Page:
December 15, 2012
My exhibition at the University of Manitoba opened on Jan.30, 2013. The show begins with the moodpaintings and then several reconstructed moodpaintings or “reconstructed-abstractions.” See Stemningsmaleris Exibition.
May 20, 2012
My moodpaintings are evolving to abstractions, which I guess isn’t really that earth shattering! Using waterscapes as my starting point, I have played with perspective and pattern and become more concerned about “effect.” Now the visual language of paint– through colour and the physical structure of paint has become even more important. The end result, is reconstructed abstraction with fragmented colour segments that are anchored, but at the same time exist in a shallow space.
January 10, 2012
I have been on sabbatical since November 2011 and have been exploring “moodpaintings’ and trying to depict an “effect.” I have thought about distillment, detachment and creating a tone. I have also been adjusting the height of the horizon line to add spatial tension to the landscapes. Here are two early examples:
September 25, 2011
At my annual art retreat at Clear Lake National Park (left) in 2010, I began to explore ideas for my next body of work. I am interested in the concept of stemnings maleri or moodpainting, exemplified by the nordic midsummer night landscapes depicted by many Scandinavian painters during the 1880s-90s, such as the Fleskum Group. Kitty Kielland, Eilif Peterssen and Gerhard Munthe, explored the notion of mood and imbued their midsummer landscapes with a diffused blue tonality, which I discuss in my Master’s of Art History thesis, “The Fleskum Group, Ny Romantikk and the Emergence of Nationalism in Norwegian Art,” Queen’s University, 1990. Furthermore, there have been several exhibitions of these works during the past two decades, with the most recent being Nature’s Mirror Nordic landscape painting from 1840-1910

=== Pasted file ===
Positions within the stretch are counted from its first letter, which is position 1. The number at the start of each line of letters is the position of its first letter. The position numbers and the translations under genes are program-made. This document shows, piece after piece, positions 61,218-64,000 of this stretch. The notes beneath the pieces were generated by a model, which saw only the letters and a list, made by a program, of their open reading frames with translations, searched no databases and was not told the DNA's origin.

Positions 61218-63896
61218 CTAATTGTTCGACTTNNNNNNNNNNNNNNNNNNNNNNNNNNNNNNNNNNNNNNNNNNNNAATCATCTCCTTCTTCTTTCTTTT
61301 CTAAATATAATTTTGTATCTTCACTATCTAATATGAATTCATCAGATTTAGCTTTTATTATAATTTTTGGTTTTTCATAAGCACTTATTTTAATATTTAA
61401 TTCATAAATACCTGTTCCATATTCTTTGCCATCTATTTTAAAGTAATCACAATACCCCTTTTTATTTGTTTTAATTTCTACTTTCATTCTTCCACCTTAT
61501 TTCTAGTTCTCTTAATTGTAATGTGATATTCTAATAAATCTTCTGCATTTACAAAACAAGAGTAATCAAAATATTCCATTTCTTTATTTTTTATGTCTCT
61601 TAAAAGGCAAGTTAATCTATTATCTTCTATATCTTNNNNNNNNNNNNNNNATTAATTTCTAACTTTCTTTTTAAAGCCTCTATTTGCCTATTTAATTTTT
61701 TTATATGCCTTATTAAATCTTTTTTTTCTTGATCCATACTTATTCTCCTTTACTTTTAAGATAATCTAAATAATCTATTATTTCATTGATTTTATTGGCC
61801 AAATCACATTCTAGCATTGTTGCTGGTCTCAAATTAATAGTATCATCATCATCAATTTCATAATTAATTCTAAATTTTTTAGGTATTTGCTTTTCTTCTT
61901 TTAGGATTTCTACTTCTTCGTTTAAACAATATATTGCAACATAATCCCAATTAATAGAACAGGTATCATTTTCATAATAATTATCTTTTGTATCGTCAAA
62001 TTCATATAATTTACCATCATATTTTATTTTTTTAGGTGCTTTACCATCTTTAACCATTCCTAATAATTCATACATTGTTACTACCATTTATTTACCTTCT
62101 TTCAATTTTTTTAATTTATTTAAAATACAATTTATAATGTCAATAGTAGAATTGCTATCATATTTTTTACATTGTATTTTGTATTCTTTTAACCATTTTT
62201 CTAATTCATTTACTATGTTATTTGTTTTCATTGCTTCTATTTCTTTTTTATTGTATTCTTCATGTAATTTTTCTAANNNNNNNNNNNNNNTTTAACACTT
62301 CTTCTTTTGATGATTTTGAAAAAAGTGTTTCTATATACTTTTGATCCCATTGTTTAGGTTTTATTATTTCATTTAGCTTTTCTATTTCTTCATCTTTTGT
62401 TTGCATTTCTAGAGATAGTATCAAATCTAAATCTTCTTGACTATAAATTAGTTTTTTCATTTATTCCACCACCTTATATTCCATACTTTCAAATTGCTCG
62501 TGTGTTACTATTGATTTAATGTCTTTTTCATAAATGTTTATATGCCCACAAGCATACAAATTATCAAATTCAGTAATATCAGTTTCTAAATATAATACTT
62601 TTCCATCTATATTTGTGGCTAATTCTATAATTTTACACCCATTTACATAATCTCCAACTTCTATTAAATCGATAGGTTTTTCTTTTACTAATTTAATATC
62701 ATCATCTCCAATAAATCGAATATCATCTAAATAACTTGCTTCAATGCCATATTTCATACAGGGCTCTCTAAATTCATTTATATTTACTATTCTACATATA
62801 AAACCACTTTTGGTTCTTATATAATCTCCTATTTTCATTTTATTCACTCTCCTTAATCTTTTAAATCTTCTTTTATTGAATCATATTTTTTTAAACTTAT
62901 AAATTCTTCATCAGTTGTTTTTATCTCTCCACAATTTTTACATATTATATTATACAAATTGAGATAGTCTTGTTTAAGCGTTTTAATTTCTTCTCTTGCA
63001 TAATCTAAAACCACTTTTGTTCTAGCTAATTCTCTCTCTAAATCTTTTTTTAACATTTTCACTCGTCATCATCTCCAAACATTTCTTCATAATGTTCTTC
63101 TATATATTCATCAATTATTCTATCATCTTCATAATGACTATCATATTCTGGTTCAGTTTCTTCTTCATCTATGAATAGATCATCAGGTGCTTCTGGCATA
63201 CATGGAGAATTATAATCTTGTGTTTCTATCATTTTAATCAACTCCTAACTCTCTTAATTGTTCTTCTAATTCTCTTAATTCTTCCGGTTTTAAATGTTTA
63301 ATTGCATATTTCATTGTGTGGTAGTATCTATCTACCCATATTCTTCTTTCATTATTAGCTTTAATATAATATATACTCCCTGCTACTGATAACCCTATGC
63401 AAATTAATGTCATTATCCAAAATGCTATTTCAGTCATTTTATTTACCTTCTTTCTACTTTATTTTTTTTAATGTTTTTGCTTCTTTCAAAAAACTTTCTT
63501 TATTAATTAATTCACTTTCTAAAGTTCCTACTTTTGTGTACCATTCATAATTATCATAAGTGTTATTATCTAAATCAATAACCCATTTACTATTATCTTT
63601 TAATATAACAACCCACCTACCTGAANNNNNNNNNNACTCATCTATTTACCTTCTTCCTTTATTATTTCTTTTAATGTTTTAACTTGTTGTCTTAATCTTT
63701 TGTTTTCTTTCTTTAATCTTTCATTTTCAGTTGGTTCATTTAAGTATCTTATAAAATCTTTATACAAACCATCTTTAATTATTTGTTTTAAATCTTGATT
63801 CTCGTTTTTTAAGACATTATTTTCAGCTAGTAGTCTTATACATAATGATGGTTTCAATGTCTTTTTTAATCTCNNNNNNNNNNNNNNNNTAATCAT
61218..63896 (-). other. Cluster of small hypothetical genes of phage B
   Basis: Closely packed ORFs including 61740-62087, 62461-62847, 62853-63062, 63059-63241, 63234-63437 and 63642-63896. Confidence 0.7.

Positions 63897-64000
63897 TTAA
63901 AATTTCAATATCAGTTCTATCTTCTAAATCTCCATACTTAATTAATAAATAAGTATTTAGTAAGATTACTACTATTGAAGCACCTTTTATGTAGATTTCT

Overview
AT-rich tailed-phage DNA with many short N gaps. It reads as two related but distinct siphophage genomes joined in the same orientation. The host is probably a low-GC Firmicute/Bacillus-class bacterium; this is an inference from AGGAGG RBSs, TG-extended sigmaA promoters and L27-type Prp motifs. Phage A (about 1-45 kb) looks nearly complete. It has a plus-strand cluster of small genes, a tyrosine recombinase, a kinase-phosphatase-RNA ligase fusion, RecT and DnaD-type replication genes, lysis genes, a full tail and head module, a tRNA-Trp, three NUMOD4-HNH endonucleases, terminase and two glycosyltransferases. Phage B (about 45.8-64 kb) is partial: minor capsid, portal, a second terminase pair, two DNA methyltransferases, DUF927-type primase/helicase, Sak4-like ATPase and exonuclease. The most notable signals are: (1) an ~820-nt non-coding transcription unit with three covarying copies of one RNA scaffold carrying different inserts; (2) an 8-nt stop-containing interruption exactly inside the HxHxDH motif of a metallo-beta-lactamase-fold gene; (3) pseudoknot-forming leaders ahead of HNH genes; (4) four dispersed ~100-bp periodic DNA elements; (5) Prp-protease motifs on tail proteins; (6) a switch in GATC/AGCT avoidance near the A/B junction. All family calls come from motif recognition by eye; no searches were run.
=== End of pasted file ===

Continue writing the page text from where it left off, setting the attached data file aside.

Below are a few works inspired by Clear Lake.
I have also been exploring the concept of “stemning” in terms of the prairie landscape and have been collecting “evocative” photographs that create a similar feeling mood for me as the mood paintings. I plan to simplify these vast forms — be it water or grasslands– and capture their “stillness” or “mood” into mood paintings of my own, when I continue this project during my sabbatical Nov./11 -April/12.
February 15, 2011
I am a Norwegian-Canadian artist living in Winnipeg, Canada and also the Art Librarian at the University of Manitoba.
I have always been interested in formalism and the communicative value of line and colour. Although my earliest works from 20 years ago have their roots in collage, the Russian Constructivists, and Frank Stella, the later works — with their spirals and vortexes, have grown out of my interest in the folk tradition of Norwegian rosemaling. Here the act and process of rosemaling has further defined the formalist issues in my work. I am also interested in the use of pattern to control and direct the gaze of the viewer.
Using the language of Modernism, I have continued to explore my concern for “energies” and “forces” and the psychology of the painted line. Abstract painting has predominantly been associated with the masculine qualities of the optical, rational and heroic, but I am interesting in demystifying these values and want to metaphorically promote the decorative, fluidity and the feminine in my work. I will continue to explore Nature and organic abstraction and to work with feelings and impulses, until these become ideas and subjects, which do not overtly reference popular culture.